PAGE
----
|By Doreen Hemlock, Sun Sentinel, Fort
Lauderdale, Fla.McClatchy-Tribune Regional News
Mar. 6, 2010--South Florida is starting to court the next big thing in tourism: visitors from China.
Broward and Palm Beach counties are working with state tourism agency Visit Florida to lure Chinese tourists, providing materials for travel trade shows in China and welcoming delegations of Chinese travel agents and press to help spread the word about what South Florida offers.
On a recent Friday, a group of eight Chinese travel writers visited Fort Lauderdale, taking a water taxi tour, shopping on Las Olas Boulevard, as well as sampling shrimp and steak at Shula's on the Beach restaurant, escorted by staff from the Greater Fort Lauderdale Convention and Visitors Bureau.
Accompanying the group: Vicky Miao, a Chinese marketer who works for Visit Florida in Shanghai. She touts the state to the estimated 300 million people in China's middle- and upper-income groups who might consider an overseas trip.
"We're really enjoying the sunshine here. It's cold in Shanghai and Beijing now," Miao said.
Another Chinese visitor marveled at the unusual hand-crafted mask from South America she bought on Las Olas and dreamed of the lifestyle in the waterfront mansions that she passed on the water taxi.
"If I had a lot of money, I could live there. I'd feel like a movie star," said Grace Zhong, an editor at Voyage, a top travel magazine.
Chinese travel abroad is rising, as China's economy surges.
This year, the number of Chinese visiting the United States is forecast to jump 15 percent to 556,000, rising faster than any other major source nation though still comprising less than 1 percent of total foreign arrivals to the country, according to the U.S. Department of Commerce.
By 2020, the number of Chinese traveling abroad to all nations is set to double to 100 million a year, making China the No. 4 source of tourists to the world after Germany, Japan and the United States, according to the World Tourism Organization.
Visit Florida is taking the lead in marketing the state to the Chinese, participating in travel shows in China and distributing materials in Mandarin that showcase separate Florida counties.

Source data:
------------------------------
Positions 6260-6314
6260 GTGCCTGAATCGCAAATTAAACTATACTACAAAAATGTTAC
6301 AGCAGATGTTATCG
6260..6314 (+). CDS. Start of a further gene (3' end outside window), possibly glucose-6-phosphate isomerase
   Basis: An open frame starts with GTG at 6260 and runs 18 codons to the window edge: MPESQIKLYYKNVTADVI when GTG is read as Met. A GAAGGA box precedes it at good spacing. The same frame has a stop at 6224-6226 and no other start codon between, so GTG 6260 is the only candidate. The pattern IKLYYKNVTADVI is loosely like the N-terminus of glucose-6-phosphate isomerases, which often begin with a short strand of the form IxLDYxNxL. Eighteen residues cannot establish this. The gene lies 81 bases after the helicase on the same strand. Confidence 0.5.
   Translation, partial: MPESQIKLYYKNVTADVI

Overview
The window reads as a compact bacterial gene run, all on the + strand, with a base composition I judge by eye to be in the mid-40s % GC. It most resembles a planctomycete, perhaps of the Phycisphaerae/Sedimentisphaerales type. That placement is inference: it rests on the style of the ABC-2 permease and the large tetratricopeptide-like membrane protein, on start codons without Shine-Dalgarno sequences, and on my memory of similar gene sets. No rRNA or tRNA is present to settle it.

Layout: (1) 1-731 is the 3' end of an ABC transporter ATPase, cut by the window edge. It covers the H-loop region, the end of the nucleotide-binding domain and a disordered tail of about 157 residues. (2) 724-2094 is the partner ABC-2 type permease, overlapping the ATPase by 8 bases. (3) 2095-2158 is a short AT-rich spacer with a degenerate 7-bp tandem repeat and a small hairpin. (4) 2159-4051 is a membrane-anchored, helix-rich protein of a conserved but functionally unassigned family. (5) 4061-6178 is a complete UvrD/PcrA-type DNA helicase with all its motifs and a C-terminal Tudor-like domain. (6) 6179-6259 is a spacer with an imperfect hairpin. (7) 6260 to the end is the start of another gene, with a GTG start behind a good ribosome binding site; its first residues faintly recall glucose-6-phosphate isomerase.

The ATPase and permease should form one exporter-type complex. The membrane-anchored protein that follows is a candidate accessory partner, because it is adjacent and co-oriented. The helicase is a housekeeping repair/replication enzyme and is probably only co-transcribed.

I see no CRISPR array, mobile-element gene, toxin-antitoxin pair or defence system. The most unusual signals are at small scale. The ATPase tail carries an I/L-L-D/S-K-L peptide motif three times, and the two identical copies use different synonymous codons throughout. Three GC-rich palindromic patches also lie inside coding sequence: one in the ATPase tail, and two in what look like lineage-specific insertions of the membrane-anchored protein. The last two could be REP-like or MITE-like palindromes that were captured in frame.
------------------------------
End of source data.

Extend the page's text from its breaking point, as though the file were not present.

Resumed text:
The Palm Beach County Convention and Visitors Bureau collaborated on one recent promotion, and so, was able to hand out local information in Mandarin to visiting Chinese travel writers when they recently toured the Flagler Museum, said bureau spokesman Kenneth Morgan.
Hotels keen on international guests also are eyeing China. But Walter Banks, owner of Fort Lauderdale's Lago Mar Resort & Club, said he's inclined to work initially through the tourism bureau and Visit Florida to reach Chinese travelers -- not market directly in China on his own.
"It's always good to start working on new markets ever so gradually," Banks said.
Just how many Chinese now visit Florida is not known, but the number may be approaching 10 percent of those traveling to the states -- which could mean maybe 50,000 this year, said Bruce Bommarito, executive vice president of the U.S. Travel Association and a China travel specialist.
Florida focuses international marketing on Europe and Latin America, regions that long have been staples for Florida tourism.
But the state is increasing China efforts, leveraging Florida International University's 4-year-old hospitality program in Tianjin that trains Chinese students, annual meetings that bring together tourism chiefs from U.S. states and Chinese provinces and a growing push from Miami that started in 2006.
Bill Talbert, president of the Greater Miami Convention and Visitors Bureau, has been attending annual travel shows in China and arranged for Chinese groups to film in Miami, including a beauty pageant from Hong Kong. He's now working on ways to improve Miami's airline connections with China.
This spring, when the U.S. Travel Association holds its annual Pow Wow trade show showcasing U.S. travel. Chinese TV crews will film the show in Orlando.
"The potential is tremendous for Florida," Bommarito said.
He cited a recent survey in China that asked people where'd they'd go if money and visas were no concern. The United States came out tops, edging out Paris, he said. "And when they visit the United States, they're already looking for new destinations. They're saying "OK, we saw California. We saw New York. Now, let's look at Florida."
Doreen Hemlock can be reached at email@example.com or 305-810-5009.
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